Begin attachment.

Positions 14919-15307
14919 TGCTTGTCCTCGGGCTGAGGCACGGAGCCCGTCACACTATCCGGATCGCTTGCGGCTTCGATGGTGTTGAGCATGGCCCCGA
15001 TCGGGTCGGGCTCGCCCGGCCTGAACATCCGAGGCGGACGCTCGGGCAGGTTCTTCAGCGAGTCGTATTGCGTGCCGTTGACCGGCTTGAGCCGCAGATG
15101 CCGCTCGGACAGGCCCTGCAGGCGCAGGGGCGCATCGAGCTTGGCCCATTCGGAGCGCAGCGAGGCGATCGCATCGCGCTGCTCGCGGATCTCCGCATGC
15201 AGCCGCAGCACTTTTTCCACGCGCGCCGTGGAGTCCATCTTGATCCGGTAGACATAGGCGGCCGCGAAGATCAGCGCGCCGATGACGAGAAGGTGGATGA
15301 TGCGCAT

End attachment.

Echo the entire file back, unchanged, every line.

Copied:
Positions 14919-15307
14919 TGCTTGTCCTCGGGCTGAGGCACGGAGCCCGTCACACTATCCGGATCGCTTGCGGCTTCGATGGTGTTGAGCATGGCCCCGA
15001 TCGGGTCGGGCTCGCCCGGCCTGAACATCCGAGGCGGACGCTCGGGCAGGTTCTTCAGCGAGTCGTATTGCGTGCCGTTGACCGGCTTGAGCCGCAGATG
15101 CCGCTCGGACAGGCCCTGCAGGCGCAGGGGCGCATCGAGCTTGGCCCATTCGGAGCGCAGCGAGGCGATCGCATCGCGCTGCTCGCGGATCTCCGCATGC
15201 AGCCGCAGCACTTTTTCCACGCGCGCCGTGGAGTCCATCTTGATCCGGTAGACATAGGCGGCCGCGAAGATCAGCGCGCCGATGACGAGAAGGTGGATGA
15301 TGCGCAT